Adult Nonfiction GE195 .W47 2004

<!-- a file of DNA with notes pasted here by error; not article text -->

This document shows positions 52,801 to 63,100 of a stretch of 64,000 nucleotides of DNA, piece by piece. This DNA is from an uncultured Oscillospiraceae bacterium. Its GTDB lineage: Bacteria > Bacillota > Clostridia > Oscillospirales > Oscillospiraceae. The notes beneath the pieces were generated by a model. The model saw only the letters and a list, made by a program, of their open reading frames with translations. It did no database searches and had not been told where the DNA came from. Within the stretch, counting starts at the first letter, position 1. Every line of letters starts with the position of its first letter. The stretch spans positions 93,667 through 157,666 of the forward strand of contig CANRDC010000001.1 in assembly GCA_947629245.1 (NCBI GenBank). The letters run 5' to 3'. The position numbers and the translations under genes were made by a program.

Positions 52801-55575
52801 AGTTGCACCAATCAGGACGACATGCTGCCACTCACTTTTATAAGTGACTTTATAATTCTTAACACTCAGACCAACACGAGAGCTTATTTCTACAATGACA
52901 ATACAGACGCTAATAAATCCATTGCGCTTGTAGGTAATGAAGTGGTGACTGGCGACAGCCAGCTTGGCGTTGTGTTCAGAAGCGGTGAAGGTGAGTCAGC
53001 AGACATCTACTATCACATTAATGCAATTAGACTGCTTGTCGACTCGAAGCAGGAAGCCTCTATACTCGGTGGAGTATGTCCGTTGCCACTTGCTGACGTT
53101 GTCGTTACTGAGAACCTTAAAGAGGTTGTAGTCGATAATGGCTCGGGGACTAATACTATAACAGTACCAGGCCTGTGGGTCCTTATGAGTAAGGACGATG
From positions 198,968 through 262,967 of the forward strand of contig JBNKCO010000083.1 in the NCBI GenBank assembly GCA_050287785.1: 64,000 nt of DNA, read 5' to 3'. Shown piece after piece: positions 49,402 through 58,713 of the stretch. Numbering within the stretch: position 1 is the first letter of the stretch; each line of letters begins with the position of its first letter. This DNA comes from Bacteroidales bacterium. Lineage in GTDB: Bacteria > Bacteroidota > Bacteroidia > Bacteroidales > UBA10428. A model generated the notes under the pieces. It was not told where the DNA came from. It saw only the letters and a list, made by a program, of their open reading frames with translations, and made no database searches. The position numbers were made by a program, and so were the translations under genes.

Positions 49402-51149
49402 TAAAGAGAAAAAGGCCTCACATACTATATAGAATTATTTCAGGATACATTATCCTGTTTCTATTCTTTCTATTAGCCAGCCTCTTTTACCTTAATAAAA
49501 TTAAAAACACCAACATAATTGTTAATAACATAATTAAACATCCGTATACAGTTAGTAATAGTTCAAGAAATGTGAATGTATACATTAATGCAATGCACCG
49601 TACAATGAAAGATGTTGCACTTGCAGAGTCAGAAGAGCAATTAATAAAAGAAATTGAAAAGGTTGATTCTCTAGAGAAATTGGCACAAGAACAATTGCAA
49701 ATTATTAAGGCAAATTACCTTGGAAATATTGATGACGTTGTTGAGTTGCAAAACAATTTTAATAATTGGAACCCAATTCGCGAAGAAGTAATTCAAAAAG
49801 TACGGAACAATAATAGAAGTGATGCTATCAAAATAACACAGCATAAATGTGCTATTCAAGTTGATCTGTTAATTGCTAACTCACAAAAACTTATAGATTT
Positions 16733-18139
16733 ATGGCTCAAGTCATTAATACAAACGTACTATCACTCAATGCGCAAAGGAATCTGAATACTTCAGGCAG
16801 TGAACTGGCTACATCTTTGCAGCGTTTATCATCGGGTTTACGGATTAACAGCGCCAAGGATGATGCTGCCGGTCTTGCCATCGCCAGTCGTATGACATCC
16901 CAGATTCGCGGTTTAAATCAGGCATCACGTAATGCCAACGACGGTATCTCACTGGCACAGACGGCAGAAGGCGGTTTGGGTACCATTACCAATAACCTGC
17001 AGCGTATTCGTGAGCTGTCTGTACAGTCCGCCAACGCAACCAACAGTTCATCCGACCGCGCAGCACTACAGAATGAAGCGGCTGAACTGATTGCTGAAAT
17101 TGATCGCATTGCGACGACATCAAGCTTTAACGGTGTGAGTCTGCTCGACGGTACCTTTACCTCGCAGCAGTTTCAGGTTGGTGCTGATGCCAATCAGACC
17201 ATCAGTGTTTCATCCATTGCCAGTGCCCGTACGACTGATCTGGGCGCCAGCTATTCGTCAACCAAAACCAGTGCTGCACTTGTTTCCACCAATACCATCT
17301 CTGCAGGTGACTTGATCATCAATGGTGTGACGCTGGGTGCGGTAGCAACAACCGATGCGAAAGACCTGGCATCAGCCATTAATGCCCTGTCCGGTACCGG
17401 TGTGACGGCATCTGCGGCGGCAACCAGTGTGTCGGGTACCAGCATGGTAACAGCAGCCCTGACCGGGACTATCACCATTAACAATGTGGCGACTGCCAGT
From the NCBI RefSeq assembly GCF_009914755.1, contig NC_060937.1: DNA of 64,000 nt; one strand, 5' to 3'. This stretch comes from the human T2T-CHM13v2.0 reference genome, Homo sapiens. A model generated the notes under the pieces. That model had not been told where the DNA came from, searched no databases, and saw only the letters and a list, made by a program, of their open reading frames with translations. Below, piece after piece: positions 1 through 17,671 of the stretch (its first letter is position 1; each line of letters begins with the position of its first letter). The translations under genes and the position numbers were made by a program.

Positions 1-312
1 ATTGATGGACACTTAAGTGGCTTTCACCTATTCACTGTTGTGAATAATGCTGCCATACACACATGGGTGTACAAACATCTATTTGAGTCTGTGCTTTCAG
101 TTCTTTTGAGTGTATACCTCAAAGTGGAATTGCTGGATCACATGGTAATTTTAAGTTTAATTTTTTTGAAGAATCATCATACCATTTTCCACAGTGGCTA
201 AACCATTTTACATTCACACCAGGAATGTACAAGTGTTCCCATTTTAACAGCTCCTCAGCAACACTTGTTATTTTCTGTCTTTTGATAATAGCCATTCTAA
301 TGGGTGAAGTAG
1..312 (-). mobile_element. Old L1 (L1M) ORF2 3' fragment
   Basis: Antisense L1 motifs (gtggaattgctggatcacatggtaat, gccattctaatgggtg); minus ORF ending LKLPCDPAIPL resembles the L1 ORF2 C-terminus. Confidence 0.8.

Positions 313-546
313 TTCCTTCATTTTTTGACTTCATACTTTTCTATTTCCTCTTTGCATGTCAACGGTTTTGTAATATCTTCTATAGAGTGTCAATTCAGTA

Summary: "World changers aren't planners. The planners come later, with critics and social philosophers to mop up and win awards...World changers are the mothers weary of seeing their children abused and fathers who have had enough of petty tyrants. Rosa Parks, the seamstress who refused to sit in the back of the bus. Jesus. Buddha." Add to this list of world changers the ragtag group who founded Greenpeace in perhaps the least likely of settings: a quiet neighborhood dubbed "the Shire" in Vancouver, Canada. Follow this group of musicians, journalists, attorneys, teachers, sailors, and scientists as they attempt - and often succeed - to disrupt American nuclear bomb tests in the Aleutian Islands and French tests in the South Pacific, interfere with Japanese and Russian whale ships, halt Norwegian harp seal hunters in Newfoundland, and pressure the American government to comply with international peace-keeping and environmental efforts - all against overwhelming odds. Like any good novel, Rex Weyler's tale tells of cloak-and-dagger espionage, unlawful searches and seizures, police brutality and faulty arrests, high-seas piracy, and more than a few good old-fashioned miracles. Except, this isn't a novel; it's an emotionally charged, detailed history of Greenpeace's coming of age in the 1970s. Witness the organization's transformation from an effective, but decidedly underground, international heckler into an organized and mobilized global cultural celebrity. The events of Weyler's tale resonate today. Humanity still has much to do. And, as one of the players in Greenpeace points out, "The sooner we get on with it, the better." Book jacket.
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